Recently I've been travelling to places, where I couldn't daven minchah in a synagogue, and in many cases I couldn't determine where mizrach was. In another question we saw that, based on Berakhot 30a, Orach Chayim 94:3 and Rambam Tefilah uVirkat Kohanim 5:3 rule that one should turn his heart towards his Father in Heaven (יכוין לבו כנגד אביו שבשמים). I interpreted this as somehow focusing my attention on Hashem by thinking about him for a moment. However, as a human being, many times I tried to visualise him, which raises concerns at least. What is the exact meaning of this passage from the gemara? How should one properly perform this in practice?

  • Orientation of the body is a material support for a spiritual work. על ידי ההוא טמיר ונעלם is the cavana
    – kouty
    Jul 12 '18 at 8:51

IMHO I think the intention behind יכוין לבו כנגד אביו שבשמים is to conjure up thoughts in your head directed towards the actions that Hashem does in the world in general and for us specifically. As you know, we can never even come close to understanding the essence of who or what Hashem is. It is completely out of our realm of understanding. But we can know and understand the actions that he has does in the world.


  • I am standing in front of he who has created the world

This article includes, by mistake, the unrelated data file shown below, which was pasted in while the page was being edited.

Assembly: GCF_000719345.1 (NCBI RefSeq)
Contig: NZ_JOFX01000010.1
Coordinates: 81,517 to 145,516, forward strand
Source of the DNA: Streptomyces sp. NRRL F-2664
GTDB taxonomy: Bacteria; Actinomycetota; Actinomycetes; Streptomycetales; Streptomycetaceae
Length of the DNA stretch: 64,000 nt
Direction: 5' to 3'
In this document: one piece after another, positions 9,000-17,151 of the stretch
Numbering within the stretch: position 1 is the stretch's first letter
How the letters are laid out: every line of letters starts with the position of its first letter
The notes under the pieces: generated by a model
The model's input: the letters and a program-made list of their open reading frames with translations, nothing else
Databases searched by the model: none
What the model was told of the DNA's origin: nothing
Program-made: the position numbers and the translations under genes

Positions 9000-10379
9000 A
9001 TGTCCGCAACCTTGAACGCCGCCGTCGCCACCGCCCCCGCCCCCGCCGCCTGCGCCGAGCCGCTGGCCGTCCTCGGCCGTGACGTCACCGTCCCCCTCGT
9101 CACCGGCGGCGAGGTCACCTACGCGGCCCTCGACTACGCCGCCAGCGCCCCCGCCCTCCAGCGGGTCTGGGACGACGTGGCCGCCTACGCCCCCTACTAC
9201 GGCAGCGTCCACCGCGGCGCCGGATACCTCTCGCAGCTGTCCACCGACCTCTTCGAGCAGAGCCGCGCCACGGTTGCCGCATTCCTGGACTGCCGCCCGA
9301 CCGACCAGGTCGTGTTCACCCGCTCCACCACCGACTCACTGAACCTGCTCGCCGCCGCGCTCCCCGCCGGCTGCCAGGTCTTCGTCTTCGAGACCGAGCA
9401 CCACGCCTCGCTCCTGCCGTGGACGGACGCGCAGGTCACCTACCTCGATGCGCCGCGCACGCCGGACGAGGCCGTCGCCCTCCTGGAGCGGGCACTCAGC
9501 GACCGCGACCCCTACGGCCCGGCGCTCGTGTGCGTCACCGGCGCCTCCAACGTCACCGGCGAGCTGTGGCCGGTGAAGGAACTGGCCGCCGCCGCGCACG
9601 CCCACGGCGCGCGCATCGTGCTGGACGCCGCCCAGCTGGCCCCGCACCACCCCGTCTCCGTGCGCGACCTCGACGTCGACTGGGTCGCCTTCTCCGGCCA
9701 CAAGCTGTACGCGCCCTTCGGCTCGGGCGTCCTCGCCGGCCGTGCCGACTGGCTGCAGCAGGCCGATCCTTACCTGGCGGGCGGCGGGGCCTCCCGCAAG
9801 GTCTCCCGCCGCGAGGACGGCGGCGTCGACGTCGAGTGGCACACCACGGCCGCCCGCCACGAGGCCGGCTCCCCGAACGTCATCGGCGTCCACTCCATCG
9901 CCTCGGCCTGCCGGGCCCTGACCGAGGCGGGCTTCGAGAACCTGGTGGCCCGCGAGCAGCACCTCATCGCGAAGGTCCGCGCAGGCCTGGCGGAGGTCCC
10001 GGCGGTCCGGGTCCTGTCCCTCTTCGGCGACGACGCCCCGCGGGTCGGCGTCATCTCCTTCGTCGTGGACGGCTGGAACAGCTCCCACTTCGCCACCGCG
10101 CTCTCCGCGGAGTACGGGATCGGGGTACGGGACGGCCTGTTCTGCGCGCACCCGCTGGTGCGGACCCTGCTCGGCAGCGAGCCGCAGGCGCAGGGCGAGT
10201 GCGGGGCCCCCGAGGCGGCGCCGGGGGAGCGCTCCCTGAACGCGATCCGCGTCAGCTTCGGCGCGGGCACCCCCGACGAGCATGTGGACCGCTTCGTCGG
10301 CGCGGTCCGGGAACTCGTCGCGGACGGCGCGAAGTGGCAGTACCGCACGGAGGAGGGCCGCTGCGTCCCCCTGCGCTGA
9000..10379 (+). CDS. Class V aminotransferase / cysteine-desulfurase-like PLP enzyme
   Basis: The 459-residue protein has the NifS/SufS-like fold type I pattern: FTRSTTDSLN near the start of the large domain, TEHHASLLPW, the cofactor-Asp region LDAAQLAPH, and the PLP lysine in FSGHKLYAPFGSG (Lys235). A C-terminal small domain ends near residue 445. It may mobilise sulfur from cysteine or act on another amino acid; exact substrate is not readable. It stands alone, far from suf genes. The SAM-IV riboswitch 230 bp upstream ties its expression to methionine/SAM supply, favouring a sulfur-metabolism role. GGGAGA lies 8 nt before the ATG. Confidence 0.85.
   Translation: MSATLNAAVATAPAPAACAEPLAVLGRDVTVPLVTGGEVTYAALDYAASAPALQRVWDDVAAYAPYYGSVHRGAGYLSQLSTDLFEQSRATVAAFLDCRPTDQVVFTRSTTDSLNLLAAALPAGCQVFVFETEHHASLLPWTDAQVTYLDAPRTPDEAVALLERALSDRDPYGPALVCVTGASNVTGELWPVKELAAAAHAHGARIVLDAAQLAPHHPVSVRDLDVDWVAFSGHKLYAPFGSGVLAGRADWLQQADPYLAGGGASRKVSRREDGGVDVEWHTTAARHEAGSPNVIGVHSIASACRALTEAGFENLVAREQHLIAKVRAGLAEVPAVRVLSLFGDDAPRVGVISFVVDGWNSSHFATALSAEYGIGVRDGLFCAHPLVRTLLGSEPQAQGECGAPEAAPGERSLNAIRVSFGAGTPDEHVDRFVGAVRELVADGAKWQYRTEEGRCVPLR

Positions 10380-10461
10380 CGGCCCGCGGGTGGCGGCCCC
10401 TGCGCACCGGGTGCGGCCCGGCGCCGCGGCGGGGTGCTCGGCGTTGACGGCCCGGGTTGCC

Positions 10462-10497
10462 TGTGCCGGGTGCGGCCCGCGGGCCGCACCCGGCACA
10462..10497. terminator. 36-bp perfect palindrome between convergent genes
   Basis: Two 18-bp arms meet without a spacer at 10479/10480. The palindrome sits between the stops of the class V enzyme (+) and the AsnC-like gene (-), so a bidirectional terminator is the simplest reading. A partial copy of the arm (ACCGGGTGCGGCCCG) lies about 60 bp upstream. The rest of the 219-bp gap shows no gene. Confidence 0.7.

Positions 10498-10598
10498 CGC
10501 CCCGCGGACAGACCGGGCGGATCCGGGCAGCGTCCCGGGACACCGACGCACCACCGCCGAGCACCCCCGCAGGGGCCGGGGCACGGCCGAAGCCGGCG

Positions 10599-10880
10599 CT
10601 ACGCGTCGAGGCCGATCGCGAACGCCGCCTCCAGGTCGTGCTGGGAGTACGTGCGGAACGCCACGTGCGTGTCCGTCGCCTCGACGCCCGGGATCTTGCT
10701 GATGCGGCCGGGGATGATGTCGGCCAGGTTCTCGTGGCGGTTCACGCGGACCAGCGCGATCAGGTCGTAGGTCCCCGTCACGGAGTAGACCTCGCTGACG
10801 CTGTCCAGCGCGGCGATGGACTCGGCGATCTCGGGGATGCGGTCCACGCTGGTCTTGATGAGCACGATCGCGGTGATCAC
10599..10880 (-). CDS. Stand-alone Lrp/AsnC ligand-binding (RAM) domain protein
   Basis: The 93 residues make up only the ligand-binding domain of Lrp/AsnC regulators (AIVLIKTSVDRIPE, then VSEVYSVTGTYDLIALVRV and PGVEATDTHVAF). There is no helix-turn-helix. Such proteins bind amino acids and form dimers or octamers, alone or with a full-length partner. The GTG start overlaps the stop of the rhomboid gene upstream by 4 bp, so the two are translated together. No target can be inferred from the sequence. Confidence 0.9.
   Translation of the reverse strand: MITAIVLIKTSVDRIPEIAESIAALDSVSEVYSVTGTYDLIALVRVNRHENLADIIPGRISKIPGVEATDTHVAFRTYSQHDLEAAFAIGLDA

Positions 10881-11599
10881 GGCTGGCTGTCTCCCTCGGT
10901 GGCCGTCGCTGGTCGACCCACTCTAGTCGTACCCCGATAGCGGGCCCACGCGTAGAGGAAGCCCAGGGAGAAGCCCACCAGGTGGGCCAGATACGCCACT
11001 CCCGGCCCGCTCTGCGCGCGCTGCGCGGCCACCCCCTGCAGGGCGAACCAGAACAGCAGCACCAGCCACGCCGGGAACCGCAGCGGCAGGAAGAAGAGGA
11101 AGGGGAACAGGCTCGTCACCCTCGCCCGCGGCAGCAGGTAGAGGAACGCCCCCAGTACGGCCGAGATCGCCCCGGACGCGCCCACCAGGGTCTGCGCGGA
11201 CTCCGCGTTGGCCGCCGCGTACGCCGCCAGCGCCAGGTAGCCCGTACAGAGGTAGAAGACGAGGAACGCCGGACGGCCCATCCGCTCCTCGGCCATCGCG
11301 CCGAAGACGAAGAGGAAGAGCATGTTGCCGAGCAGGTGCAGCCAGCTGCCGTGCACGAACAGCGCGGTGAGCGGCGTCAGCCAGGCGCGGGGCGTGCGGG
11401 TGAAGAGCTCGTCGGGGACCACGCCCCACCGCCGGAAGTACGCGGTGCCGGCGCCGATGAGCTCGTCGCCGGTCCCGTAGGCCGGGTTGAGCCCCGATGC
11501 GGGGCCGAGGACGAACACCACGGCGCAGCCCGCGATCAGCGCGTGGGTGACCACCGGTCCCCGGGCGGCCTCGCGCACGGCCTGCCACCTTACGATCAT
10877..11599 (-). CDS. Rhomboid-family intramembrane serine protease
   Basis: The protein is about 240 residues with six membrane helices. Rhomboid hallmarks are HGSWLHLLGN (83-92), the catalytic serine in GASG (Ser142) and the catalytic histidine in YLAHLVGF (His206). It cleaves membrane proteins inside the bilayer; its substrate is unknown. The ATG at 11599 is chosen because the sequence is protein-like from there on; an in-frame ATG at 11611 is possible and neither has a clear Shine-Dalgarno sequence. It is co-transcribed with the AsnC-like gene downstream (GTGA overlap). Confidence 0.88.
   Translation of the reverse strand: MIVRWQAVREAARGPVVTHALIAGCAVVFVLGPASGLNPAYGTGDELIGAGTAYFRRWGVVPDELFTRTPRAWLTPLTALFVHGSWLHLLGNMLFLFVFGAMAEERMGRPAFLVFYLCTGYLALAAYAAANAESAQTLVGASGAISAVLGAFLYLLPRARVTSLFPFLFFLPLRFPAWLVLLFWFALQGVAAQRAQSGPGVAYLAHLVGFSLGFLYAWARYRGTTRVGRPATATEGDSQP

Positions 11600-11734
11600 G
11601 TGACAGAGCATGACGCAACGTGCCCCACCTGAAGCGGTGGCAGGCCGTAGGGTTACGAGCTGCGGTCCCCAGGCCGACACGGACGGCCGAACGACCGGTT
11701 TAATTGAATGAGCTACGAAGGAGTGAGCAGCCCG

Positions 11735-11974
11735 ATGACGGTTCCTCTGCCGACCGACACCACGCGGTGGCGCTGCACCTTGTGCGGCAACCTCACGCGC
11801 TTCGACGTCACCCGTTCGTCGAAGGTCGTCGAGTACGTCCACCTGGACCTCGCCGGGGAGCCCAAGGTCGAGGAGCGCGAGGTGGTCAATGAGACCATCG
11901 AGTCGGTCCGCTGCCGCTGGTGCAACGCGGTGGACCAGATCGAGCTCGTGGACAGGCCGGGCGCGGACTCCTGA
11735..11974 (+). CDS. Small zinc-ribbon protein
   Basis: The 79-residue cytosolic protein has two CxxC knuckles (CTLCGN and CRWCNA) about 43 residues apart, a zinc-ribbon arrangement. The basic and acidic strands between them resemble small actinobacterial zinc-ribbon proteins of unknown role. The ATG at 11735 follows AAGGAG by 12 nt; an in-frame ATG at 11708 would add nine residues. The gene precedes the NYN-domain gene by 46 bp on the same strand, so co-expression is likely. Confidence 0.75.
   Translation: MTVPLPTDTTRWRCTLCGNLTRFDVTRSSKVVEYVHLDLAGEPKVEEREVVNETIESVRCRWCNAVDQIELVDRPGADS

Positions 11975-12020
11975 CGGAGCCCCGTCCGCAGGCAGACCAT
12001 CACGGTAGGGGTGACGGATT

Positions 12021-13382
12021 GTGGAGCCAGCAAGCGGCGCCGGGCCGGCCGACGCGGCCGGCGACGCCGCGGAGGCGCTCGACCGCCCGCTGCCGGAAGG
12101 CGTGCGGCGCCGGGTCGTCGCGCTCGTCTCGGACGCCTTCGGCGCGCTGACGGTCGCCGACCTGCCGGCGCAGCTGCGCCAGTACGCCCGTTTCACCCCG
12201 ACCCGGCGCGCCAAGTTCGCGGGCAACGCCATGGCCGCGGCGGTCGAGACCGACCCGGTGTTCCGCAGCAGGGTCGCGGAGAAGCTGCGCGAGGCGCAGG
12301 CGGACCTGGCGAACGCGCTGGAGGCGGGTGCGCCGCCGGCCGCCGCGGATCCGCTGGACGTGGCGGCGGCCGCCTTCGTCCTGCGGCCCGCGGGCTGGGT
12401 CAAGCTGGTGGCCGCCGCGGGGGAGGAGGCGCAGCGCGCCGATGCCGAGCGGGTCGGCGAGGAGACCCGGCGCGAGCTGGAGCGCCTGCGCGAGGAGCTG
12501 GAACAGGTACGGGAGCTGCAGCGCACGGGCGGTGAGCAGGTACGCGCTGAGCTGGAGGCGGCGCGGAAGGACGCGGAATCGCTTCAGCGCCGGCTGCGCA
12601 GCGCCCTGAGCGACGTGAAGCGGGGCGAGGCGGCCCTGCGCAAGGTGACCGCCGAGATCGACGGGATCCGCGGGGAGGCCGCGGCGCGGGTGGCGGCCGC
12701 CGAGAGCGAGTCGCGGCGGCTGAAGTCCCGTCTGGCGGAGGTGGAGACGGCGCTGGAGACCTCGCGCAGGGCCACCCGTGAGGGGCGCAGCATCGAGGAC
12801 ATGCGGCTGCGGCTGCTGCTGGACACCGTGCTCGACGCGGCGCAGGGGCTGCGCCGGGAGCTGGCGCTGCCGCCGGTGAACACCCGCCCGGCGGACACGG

• I am standing in front of he who constantly gives me life out of pure mercy
  • The list goes on...

The words are: יכוין לבו כנגד אביו שבשמים

יכוין comes from the word Keevoon (direction or aim). So the idea is to aim your thoughts towards Hashem, meanwhile knowing that your mind will never fully grasp him.

Like Rav Avigdor Miller points out many times, throughout his writings, לבו in Chazal means mind. So the idea is to direct your mind/thoughts towards he who does the actions that he does

:) Hope that helps.

Btw, if your mind starts to drift towards images, just reaffirm the thought in your head that Hashem is not physical and can never be encapsulated in an image...

  • I suppose you're writing really important things with really deep thoughts. By chance do you have any sources for them? Jul 12 '18 at 20:34
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    Yes, I will look them up so I can quote them exactly :) Jul 12 '18 at 20:39
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    Why don't you picture the shroud surrounding the Mishkan in the middle of the desert? It's a powerful enough image to fix your mind on that it should work, but avoids any physical manifestation per se
    – Josh K
    Jul 12 '18 at 20:43

i think he means to focus on this more: Rambam, in ch. 4 of Hilkhot Tefila (The Laws of Prayer)

"Prayer without intention is not prayer. One who prays without intention must repeat his prayer. If he sees that his mind is disturbed and his heart bothered, it is FORBIDDEN for him to pray until he settles his mind. Therefore one who comes in from the road, and he is weary or upset is forbidden to pray until his mind is settled.... What is intention? - He should empty his heart (mind) of all thoughts and see himself as standing before the Presence (of God). Therefore one must sit a bit before prayer to direct one's heart and afterwards pray calmly, supplicatingly. The prayers should not be like a burden that is thrown off and then one goes away. Therefore one must wait a bit after the prayers, and only then take leave."

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